The Buoy 10 fishery is often considered a technical fishery, or at the very least a complicated one. Whether it’s knowing where to be at certain stages of the tide or knowing how to correctly rig up your tackle, to be successful requires a certain level of competence. This guide was designed to remove much of the guesswork involved in learning to fish a place like the lower Columbia River.
As anyone who’s fished here knows, there’s a lot that goes into this fishery. To aid you in your pursuit, the editors at Salmon & Steelhead Journal, and many of the contributing writers have compiled much of the needed information. There are maps and tackle illustrations, a chapter on understanding the tides, fish runs, boater safety and a litany of sources that you can call upon to aid in a successful fishing experience.
The overview map shows where the major fishing holes are located. Immediately following there are three callout maps that further highlight the areas to fish. Use these to fine tine your fishing strategy. The intent is to make recommendations on where to fish during the tide, and give guidance on what to fish while you’re fishing in that spot. It should be noted that these are only suggestions based on reliable sources with a working knowledge of this fishery. For example, both divers and lead, and bait and spinners, are interchangeable in the tackle recommendations. The recommendations are provided only for purposes to inform anglers on what can be used. It is important to know that divers tend to work better on hard tides, while lead is preferred on softer tides. Bait has a tendency to not fish as well in heavier currents, thus the preference for spinners. Keep in mind that the tackle recommendations in the detail maps are only suggestions. As always, it’s best to fish what you’re most confident in using.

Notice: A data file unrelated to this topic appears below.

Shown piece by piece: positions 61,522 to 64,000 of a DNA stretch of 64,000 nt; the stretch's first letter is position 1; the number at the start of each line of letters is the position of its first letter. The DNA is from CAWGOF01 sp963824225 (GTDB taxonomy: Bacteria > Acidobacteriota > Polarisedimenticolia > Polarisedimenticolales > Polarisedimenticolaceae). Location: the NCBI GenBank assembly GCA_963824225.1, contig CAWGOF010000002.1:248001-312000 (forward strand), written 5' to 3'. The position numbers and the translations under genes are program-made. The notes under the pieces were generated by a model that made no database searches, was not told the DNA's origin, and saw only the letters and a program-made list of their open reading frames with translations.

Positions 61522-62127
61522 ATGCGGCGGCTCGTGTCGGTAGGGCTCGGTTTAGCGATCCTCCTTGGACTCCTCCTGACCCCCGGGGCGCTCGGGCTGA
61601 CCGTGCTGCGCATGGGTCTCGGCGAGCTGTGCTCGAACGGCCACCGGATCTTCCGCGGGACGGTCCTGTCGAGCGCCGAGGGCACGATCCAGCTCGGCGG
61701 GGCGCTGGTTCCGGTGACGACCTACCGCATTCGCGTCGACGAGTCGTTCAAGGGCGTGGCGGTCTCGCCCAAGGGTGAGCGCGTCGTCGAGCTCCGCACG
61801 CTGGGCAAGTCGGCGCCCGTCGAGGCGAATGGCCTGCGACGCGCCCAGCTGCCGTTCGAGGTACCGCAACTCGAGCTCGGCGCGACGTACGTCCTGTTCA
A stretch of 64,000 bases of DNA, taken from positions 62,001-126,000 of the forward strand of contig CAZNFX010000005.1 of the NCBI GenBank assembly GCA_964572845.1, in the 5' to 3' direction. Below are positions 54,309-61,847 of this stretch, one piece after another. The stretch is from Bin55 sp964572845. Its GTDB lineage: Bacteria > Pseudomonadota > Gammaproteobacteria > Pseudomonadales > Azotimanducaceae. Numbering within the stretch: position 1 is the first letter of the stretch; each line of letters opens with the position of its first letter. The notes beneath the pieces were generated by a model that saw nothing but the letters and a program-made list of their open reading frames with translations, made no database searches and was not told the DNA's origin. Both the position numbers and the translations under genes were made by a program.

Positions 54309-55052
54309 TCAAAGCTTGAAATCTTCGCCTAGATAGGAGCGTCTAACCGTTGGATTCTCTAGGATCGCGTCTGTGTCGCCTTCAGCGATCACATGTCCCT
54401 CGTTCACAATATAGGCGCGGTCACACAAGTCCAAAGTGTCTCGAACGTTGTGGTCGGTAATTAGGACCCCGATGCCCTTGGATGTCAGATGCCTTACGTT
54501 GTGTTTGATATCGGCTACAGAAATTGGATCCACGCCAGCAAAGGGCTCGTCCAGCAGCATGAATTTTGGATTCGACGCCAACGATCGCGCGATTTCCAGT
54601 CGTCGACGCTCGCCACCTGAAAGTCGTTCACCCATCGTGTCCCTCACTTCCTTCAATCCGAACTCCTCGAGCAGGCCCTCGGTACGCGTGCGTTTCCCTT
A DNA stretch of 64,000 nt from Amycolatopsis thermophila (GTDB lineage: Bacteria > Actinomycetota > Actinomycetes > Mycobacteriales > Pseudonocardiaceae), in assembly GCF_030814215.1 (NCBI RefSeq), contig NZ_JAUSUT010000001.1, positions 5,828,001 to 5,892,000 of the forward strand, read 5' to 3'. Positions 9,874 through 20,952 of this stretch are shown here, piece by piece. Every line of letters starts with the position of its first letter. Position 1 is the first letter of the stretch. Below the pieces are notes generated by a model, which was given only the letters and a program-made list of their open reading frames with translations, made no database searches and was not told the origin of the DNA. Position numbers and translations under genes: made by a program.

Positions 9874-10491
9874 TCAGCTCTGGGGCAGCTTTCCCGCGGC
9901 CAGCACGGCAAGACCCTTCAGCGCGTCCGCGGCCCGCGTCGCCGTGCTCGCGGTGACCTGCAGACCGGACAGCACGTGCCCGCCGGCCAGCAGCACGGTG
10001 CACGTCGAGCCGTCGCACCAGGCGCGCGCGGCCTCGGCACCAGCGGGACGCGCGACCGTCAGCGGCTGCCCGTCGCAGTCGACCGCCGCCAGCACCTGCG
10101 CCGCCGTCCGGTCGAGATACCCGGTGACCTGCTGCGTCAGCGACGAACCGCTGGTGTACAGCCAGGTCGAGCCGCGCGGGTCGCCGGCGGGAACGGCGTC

There are chapters that break down the primary methods of fishing here: trolling spinners, or trolling bait. Each chapter has it’s own sub-chapter that goes into detailed explanation on how to properly rig up and fish your tackle. There are several options to choose, and with any fishery there are always exceptions. Again, the illustrations provided here are not the only way to fish, but are representative of how the majority of salmon anglers fish here. The information is intended to serve as a template for those who are either learning this fishery or anyone who wants to learn more. We would hope that the information is taken with the spirit it was intended: to educate and inform.